He presumably derived his taste for comic drama from his uncle Alexis.
Classical reception in heavy metal illustrates an independent engagement with antiquity by the world outside academia, illuminating ways for scholars and students to better understand the impact of the field on contemporary media.
Since the late 1970s Classical works, themes, and characters of Greek and Roman antiquity have inspired the lyrical, musical, and visual content of a number of heavy metal groups, with topics including works by Homer and Aeschylus, the founding of Rome, and the rise of the Principate.
These consist of some 1650 verses or parts of verses, in addition to a considerable number of words quoted from Menander by ancient lexicographers.
This situation changed abruptly in 1907, with the discovery of the Cairo Codex, which contained large parts of the Samia; the Perikeiromene; the Epitrepontes; a section of the Heros; and another fragment from an unidentified play.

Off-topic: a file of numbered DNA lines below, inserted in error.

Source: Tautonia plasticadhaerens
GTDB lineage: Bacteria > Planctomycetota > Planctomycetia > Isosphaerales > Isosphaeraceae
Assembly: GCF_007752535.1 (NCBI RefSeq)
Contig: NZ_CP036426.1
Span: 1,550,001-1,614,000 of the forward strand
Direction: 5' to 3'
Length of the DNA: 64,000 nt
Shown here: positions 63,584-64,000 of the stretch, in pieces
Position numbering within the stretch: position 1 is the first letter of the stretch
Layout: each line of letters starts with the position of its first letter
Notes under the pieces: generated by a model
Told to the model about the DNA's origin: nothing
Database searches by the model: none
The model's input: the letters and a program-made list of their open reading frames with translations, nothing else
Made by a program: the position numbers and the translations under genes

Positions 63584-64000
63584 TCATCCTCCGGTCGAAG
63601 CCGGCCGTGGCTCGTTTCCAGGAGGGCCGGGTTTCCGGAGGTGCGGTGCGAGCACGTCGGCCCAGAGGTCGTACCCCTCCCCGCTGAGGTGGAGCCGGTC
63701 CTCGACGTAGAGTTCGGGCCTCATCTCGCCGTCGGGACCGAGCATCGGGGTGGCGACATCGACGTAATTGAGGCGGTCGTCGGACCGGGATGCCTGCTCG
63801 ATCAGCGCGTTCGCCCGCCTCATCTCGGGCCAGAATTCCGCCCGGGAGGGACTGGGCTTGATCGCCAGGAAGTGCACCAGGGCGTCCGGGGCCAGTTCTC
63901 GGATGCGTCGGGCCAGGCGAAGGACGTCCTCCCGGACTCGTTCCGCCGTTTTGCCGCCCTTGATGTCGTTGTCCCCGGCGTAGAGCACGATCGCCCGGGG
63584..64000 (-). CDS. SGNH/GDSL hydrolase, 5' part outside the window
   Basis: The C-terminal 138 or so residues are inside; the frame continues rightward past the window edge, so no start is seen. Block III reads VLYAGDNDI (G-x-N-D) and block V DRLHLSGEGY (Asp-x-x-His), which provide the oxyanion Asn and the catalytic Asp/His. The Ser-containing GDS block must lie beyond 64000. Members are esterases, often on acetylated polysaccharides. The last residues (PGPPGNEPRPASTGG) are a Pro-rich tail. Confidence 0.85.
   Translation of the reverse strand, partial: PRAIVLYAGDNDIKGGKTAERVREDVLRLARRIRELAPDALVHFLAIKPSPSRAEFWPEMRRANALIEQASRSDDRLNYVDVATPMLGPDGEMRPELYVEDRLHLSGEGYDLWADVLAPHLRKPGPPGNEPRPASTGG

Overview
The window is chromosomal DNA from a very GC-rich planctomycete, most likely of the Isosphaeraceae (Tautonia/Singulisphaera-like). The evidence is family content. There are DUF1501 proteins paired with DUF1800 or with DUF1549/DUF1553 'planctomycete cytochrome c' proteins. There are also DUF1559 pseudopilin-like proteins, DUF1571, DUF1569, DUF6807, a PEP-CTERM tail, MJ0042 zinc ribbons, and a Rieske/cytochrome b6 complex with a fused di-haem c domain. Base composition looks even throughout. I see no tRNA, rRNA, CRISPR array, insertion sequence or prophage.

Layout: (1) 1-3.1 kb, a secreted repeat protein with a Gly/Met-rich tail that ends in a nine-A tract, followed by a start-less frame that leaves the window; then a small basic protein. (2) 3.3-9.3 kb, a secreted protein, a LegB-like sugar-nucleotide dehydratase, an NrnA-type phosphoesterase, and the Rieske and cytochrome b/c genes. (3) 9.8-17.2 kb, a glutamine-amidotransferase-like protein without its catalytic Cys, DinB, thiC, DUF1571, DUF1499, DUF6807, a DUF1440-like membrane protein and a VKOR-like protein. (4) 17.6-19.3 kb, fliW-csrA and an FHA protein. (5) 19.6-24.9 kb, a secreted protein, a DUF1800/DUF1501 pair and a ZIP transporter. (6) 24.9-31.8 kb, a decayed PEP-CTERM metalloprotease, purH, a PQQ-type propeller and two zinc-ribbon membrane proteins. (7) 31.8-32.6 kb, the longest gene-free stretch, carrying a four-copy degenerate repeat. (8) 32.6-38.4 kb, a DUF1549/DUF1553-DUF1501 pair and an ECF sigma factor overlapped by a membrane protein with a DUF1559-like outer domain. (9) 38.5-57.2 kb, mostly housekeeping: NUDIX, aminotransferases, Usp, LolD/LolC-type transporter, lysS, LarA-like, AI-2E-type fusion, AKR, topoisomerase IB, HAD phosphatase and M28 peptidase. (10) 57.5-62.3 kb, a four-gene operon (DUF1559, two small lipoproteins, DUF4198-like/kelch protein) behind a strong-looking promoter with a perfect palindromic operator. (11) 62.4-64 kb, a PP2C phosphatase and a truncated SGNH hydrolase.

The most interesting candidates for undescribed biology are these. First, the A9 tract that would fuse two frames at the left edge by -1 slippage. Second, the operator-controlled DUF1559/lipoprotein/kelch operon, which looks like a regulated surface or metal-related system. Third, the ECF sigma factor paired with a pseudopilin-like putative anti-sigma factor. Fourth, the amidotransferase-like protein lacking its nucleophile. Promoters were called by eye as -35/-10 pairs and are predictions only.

Thus in the Andria were combined Menander's The Woman from Andros and The Woman from Perinthos, in the Eunuchus, The Eunuch and The Flatterer, while the Adelphi was compiled partly from Menander and partly from Diphilus.
The original of Terence's Hecyra (as of the Phormio) is generally supposed to be, not by Menander, but Apollodorus of Carystus.
The early 21st century witnessed a surge of interest in comics and cinema regarding Classical antiquity, inspiring new studies in Classical reception.
Heavy metal has also drawn on historical and mythological Classical material for subject matter, but this genre has received little attention from academics.
He was further credited with the authorship of some epigrams of doubtful authenticity; the letters addressed to Ptolemy Soter and the discourses in prose on various subjects mentioned by the Suda are probably spurious.
Most of Menander's work did not survive the Middle Ages, except as short fragments.
How long complete copies of his plays survived is unclear, although 23 of them, with commentary by Michael Psellus, were said to still have been available in Constantinople in the 11th century.